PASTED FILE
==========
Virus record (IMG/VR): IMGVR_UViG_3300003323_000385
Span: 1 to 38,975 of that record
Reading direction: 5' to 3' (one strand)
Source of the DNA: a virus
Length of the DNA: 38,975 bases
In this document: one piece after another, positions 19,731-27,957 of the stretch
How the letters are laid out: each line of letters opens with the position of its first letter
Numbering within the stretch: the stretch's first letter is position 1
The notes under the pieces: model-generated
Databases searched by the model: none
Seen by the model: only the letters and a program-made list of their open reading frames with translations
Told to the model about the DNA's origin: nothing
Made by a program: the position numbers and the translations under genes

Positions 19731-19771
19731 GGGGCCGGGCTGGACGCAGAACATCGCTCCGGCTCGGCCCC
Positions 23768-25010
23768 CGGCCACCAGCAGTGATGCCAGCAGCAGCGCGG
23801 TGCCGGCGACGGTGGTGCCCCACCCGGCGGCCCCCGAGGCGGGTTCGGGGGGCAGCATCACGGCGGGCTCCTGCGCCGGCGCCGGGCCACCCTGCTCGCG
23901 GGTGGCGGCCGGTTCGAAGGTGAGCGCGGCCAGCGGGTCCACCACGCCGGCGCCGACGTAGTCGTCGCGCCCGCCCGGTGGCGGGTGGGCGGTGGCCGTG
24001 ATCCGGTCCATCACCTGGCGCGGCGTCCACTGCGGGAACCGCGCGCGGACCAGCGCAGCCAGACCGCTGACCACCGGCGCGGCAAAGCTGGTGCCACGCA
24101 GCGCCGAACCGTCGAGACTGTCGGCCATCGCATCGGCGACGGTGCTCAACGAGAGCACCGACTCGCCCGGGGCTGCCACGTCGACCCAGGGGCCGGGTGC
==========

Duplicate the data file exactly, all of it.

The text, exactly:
Virus record (IMG/VR): IMGVR_UViG_3300003323_000385
Span: 1 to 38,975 of that record
Reading direction: 5' to 3' (one strand)
Source of the DNA: a virus
Length of the DNA: 38,975 bases
In this document: one piece after another, positions 19,731-27,957 of the stretch
How the letters are laid out: each line of letters opens with the position of its first letter
Numbering within the stretch: the stretch's first letter is position 1
The notes under the pieces: model-generated
Databases searched by the model: none
Seen by the model: only the letters and a program-made list of their open reading frames with translations
Told to the model about the DNA's origin: nothing
Made by a program: the position numbers and the translations under genes

Positions 19731-19771
19731 GGGGCCGGGCTGGACGCAGAACATCGCTCCGGCTCGGCCCC
Positions 23768-25010
23768 CGGCCACCAGCAGTGATGCCAGCAGCAGCGCGG
23801 TGCCGGCGACGGTGGTGCCCCACCCGGCGGCCCCCGAGGCGGGTTCGGGGGGCAGCATCACGGCGGGCTCCTGCGCCGGCGCCGGGCCACCCTGCTCGCG
23901 GGTGGCGGCCGGTTCGAAGGTGAGCGCGGCCAGCGGGTCCACCACGCCGGCGCCGACGTAGTCGTCGCGCCCGCCCGGTGGCGGGTGGGCGGTGGCCGTG
24001 ATCCGGTCCATCACCTGGCGCGGCGTCCACTGCGGGAACCGCGCGCGGACCAGCGCAGCCAGACCGCTGACCACCGGCGCGGCAAAGCTGGTGCCACGCA
24101 GCGCCGAACCGTCGAGACTGTCGGCCATCGCATCGGCGACGGTGCTCAACGAGAGCACCGACTCGCCCGGGGCTGCCACGTCGACCCAGGGGCCGGGTGC